November 28, 2010

The Case For Human Evolution, Science and Reason - A Reading List

Since I began studying physical and cultural anthropology nearly forty years ago, I have been asked the following question many times:  Why do you accept evolution as an explanation of Life, and that humans originated and evolved on Earth?

The short answer is the similarities between humans and many other animals in particular, and all other life forms on Earth in general, are obvious.  Similarities, broadly speaking, imply similar origins.  If plants and animals are of the Earth, and humans have very much in common with these life forms, then humans are of the Earth as well.  All Life relies on Earth's food, water and air.  All Life grows, reproduces, dies.  Life and Earth are inseparable.  Humans and other animals are inseparable.  Humans are of the Earth.

My earliest inkling that I was very similar to certain other animals occurred in early childhood, especially in Fairbanks, Alaska from 1954-59.  Although I had not learned the terms or specifics, I could understand the general concepts.  Simply by looking and comparing I saw many physical and behavioral similarities between myself and most of the animals, especially mammals, I encountered:  head, body, limb structure; five-digit hands (paws); bilateral symmetry (left and right sides along a center line); male-female differences; the five senses; warm bloodedness; ability to "think"; the experience of pain; dreaming; eating, drinking, sleeping; parenting; play; learning; illness, disease; birth and death.  I did not know at the time why such similarities existed but the observable facts compelled me to intuitively feel connected to Earth and its other life forms.

I was convinced that I was one of them, an earthly life form, not something apart, above or special.  When thinking about my similarity to other animals I also wondered if there were more similarities that I did not know about such as:  I could tell that animals think but do they think like I do and if so, what do they think about?  Although I did not know exactly what they were I was also aware there were important differences, physically and behaviorally, between humans and animals.  But the similarities captured my interest and were more reassuring to my childish mind - I was connected to other living things, I had a place, Earth!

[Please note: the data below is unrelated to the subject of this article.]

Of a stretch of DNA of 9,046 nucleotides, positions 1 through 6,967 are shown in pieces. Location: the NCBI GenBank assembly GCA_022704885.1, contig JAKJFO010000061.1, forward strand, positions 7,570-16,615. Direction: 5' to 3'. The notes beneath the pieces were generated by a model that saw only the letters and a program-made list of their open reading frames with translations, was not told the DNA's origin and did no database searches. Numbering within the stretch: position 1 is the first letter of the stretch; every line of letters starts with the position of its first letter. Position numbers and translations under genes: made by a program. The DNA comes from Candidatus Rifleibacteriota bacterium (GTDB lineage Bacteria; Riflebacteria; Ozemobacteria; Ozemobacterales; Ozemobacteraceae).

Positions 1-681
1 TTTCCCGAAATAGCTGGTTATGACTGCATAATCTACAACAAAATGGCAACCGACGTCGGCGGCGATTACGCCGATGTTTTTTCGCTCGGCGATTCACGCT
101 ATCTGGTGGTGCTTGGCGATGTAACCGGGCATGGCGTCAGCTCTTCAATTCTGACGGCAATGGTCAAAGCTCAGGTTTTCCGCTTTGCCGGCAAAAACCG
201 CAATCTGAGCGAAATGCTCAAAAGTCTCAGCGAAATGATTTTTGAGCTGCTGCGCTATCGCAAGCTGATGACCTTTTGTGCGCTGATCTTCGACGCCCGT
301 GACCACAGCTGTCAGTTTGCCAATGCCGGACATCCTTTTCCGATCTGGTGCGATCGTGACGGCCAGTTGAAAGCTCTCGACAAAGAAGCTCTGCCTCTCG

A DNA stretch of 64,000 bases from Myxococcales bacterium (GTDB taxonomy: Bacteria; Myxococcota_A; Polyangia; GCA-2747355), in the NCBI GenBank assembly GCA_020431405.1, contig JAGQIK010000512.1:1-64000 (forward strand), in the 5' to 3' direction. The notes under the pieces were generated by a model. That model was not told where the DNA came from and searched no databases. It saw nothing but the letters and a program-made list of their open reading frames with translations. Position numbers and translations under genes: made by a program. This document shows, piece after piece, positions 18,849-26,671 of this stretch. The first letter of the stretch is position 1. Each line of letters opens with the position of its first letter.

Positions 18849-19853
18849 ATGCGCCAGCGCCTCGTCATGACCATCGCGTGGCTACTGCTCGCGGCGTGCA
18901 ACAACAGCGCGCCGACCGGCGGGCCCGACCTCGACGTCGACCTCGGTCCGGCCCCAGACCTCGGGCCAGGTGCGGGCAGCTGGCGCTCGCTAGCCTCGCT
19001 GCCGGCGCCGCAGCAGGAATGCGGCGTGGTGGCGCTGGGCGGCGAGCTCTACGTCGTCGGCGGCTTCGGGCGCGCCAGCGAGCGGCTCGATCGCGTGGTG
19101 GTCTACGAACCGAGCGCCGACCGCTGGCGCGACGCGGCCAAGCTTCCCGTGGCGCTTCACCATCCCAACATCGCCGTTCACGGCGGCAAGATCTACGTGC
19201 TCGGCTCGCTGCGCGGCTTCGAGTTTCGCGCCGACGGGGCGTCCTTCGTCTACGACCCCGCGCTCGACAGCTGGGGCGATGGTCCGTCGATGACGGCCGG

At the same time I began learning the teachings of Christianity in sunday school and accepted their view that animals, humans and all life forms on Earth were created by God.  Despite my fascination with and compassion for animals and all other living things, I accepted Christian teachings that humans are special and that it was good for humans to exert their will over the Earth and all its Life, though it did seem quite selfish and mean to think this way.  I remember thinking this must be true because I saw no non-human animals driving cars, flying airplanes, wearing clothes, using money, etc.  Humans must somehow be special, I thought.  But Christianity did not explain why God had made humans and the other animals so similar.  So I began trying to understand this on my own.

Then came school where I learned many things about Nature.  Most interesting of all were the basic facts I was taught about the Earth and the other animals, especially in science lessons in primary school.  As I continued in school and later college my original childhood impressions were supported by further experiences in Nature, and by lessons in the sciences of biology, human anatomy and physiology, geology, and natural history, including the human and non-human fossils of palaeontology.

In my teens I gave up my belief in Christianity's explanation of human origins and became an agnostic.  It was easier for me to believe in the Earth and its Life as I experienced and observed it.  That is, as I was in it and of it, rater than believe the Christian interpretation.  Later I became an atheist who does not accept the existence of the God of Abraham but believes in Spinoza's God - Nature, and who tries to live according to the teachings of Sōtō Zen Buddhism.